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Informal Sector and Corruption: An Empirical Investigation for India

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Author Info

  • Dutta, Nabamita

    ()
    (University of Wisconsin, La Crosse)

  • Kar, Saibal

    ()
    (Centre for Studies in Social Sciences, Calcutta)

  • Roy, Sanjukta

    ()
    (World Bank)

Abstract

India is a country characterized by a huge informal sector. At the same time, it is a country where the extent of corruption in every sector is remarkably high. Stifling bureaucratic interference and corruption at every stage of economic activities is one of the main reasons behind high participation in informal and unregulated sectors. For economies characterized by high inequality and poverty, a useful tool for the government to pacify social unrest, is to choose a lower level of governance allowing substantial corruption in the system. Based on a study of 20 Indian states, we empirically show that higher corruption increases level of employment in the informal sector. Further, our analysis also shows that for higher levels of lagged state domestic product, the positive impact of corruption on the size of the informal sector is nullified.

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Bibliographic Info

Paper provided by Institute for the Study of Labor (IZA) in its series IZA Discussion Papers with number 5579.

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Length: 35 pages
Date of creation: Mar 2011
Date of revision:
Publication status: published as: Corruption and Persistent Informality: An Empirical Investigation for Indian States, International Review of Economics and Finance, 27, 357–373, 2013.
Handle: RePEc:iza:izadps:dp5579

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Keywords: informal sector; corruption; state domestic product; governance; India;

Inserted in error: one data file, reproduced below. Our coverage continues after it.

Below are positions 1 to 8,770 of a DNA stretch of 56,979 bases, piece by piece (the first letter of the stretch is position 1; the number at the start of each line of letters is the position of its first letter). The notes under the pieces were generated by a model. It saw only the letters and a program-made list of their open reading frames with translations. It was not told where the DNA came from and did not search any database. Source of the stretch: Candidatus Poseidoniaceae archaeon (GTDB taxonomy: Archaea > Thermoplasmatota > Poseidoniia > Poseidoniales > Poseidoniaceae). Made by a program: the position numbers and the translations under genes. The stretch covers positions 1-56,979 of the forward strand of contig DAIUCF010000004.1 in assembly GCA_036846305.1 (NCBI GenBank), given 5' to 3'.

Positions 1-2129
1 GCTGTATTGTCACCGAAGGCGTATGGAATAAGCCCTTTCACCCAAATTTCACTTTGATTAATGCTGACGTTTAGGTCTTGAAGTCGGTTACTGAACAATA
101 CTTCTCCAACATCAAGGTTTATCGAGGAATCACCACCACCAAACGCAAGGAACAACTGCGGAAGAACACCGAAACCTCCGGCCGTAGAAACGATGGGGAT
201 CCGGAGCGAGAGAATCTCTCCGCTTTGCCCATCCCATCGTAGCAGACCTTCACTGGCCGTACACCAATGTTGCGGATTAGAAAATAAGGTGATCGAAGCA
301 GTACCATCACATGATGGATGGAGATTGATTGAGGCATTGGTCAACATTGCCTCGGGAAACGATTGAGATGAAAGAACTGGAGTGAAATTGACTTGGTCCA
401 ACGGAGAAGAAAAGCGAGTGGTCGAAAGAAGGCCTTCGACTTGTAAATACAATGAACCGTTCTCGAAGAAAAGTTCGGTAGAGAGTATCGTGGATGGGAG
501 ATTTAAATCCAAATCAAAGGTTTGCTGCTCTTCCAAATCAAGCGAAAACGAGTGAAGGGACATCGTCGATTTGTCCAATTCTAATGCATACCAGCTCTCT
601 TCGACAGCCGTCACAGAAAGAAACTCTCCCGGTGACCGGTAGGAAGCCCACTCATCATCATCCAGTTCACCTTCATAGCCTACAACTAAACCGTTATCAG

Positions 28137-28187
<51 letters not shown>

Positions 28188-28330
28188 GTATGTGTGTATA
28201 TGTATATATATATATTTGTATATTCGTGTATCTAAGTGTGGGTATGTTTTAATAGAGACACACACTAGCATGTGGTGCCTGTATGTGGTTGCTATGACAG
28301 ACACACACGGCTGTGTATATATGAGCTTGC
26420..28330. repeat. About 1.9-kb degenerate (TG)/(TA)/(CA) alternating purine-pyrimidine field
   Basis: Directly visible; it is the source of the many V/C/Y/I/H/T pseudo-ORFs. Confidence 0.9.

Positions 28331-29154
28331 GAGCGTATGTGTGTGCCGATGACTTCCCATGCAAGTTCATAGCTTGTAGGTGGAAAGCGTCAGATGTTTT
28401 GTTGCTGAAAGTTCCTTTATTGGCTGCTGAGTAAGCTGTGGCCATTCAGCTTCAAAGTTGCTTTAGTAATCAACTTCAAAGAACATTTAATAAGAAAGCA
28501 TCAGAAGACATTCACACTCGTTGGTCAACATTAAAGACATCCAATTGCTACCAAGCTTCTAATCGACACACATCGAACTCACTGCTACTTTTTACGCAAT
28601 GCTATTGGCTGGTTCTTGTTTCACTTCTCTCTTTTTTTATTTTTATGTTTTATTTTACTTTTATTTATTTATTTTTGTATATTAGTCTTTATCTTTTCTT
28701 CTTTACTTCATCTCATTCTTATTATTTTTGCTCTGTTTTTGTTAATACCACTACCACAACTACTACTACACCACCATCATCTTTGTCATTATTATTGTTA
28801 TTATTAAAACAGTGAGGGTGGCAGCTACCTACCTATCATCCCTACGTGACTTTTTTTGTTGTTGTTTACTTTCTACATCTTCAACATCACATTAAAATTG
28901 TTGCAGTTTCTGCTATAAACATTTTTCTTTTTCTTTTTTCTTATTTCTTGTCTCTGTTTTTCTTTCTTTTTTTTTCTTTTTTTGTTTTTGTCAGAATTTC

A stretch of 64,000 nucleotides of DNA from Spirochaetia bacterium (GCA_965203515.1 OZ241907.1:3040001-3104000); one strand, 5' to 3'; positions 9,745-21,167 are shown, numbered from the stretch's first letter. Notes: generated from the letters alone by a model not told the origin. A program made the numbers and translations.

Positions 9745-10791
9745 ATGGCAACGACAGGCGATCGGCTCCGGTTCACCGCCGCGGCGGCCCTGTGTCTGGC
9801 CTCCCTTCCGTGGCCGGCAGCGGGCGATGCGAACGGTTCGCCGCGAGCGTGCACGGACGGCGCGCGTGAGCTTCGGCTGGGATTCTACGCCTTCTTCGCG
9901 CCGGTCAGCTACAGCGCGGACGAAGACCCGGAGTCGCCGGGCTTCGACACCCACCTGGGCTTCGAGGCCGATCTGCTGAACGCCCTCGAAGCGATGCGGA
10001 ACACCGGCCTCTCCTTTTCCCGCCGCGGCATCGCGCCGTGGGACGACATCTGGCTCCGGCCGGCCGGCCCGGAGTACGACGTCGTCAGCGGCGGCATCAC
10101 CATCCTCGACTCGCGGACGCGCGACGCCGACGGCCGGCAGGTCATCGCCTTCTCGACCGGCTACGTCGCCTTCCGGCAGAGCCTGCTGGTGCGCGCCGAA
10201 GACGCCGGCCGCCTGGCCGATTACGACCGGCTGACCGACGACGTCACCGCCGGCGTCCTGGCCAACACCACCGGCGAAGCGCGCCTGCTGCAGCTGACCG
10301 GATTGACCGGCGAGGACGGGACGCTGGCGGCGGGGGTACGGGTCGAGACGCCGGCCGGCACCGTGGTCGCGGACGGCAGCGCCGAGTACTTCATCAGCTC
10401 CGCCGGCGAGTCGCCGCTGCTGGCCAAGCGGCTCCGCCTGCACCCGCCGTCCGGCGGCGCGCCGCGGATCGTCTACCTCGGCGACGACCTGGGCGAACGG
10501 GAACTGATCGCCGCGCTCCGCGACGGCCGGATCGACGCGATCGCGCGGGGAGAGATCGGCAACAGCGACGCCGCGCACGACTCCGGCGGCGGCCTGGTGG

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References

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  1. International Monetary Fund, 1997. "Corruption and the Rate of Temptation," IMF Working Papers 97/73, International Monetary Fund.
  2. Marjit, Sugata & Mukherjee, Vivekananda & Mukherjee, Arijit, 2000. "Harassment, corruption and tax policy," European Journal of Political Economy, Elsevier, vol. 16(1), pages 75-94, March.
  3. Aureo de Paula & Jose A Sheinkman, 2007. "The Informal Sector," Levine's Bibliography 122247000000001663, UCLA Department of Economics.
  4. Saha, Bibhas, 2001. "Red tape, incentive bribe and the provision of subsidy," Journal of Development Economics, Elsevier, vol. 65(1), pages 113-133, June.
  5. Marjit, Sugata & Rajeev, Meenakshi & Mukherjee, Diganta, 2000. "Incomplete information as a deterrent to crime," European Journal of Political Economy, Elsevier, vol. 16(4), pages 763-773, November.
  6. Brunetti, Aymo & Weder, Beatrice, 2003. "A free press is bad news for corruption," Journal of Public Economics, Elsevier, vol. 87(7-8), pages 1801-1824, August.
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Cited by:
  1. Mukhiddin Jumaev & Prof. Dr. Dileep Kumar. M. & Jalal R. M. Hanaysha, 2012. "Impact Of Relationship Marketing On Customer Loyalty In The Banking Sector," Far East Journal of Psychology and Business, Far East Research Centre, vol. 6(4), pages 36-55, March.
  2. Professor Bahaudin G. Mujtaba, 2012. "Bribery Challenges And Business Ethics In Afghanistan," Far East Journal of Psychology and Business, Far East Research Centre, vol. 6(4), pages 58-76, February.
  3. Kar, Saibal & Saha, Shrabani, 2012. "Corruption, Shadow Economy and Income Inequality: Evidence from Asia," IZA Discussion Papers 7106, Institute for the Study of Labor (IZA).
  4. Professor Hafiz Abdur Rashid & Hafsa Noreen & Monazza Karamat, 2012. "Growth And Prospects Of Islamic Banking In Pakistan," Far East Journal of Psychology and Business, Far East Research Centre, vol. 7(4), pages 52-65, May.
  5. Mukim, Megha, 2013. "Coagglomeration of formal and informal industry : evidence from India," Policy Research Working Paper Series 6622, The World Bank.

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